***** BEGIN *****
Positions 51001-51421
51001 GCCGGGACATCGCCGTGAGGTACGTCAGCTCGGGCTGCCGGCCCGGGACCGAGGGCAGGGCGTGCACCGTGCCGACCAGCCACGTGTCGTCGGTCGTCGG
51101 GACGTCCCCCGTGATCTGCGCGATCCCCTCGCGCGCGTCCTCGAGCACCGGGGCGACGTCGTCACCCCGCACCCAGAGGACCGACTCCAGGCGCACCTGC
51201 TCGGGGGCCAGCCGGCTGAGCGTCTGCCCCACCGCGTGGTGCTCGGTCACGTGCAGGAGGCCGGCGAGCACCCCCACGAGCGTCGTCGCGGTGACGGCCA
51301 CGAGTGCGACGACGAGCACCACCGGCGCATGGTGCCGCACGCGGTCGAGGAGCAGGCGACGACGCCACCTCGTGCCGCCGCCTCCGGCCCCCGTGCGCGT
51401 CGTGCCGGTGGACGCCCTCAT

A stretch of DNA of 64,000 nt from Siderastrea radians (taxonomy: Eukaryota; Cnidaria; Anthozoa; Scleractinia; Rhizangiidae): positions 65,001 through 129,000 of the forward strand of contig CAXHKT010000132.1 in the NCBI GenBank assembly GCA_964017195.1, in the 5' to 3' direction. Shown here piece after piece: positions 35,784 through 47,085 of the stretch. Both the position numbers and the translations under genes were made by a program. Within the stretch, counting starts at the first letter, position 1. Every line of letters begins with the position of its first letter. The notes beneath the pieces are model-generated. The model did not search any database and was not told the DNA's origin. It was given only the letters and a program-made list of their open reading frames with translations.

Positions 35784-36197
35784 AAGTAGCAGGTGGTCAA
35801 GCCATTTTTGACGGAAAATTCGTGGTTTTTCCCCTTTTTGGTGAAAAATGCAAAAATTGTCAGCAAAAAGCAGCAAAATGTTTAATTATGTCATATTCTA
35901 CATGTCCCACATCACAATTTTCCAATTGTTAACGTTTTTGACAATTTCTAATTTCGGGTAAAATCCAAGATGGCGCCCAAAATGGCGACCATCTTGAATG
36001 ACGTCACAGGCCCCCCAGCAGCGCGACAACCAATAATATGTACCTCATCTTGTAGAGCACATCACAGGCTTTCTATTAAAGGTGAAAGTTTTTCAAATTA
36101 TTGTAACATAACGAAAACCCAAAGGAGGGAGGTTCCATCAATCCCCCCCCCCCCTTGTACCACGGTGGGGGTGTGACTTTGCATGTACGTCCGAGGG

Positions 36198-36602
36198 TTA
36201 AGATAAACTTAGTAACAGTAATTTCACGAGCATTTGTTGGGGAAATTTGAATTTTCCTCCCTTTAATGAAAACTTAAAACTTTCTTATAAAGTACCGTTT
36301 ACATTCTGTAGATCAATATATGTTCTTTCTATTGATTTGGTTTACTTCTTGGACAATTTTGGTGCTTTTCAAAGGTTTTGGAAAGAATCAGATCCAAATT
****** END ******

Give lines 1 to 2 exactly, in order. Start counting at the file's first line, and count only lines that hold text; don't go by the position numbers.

Positions 51001-51421
51001 GCCGGGACATCGCCGTGAGGTACGTCAGCTCGGGCTGCCGGCCCGGGACCGAGGGCAGGGCGTGCACCGTGCCGACCAGCCACGTGTCGTCGGTCGTCGG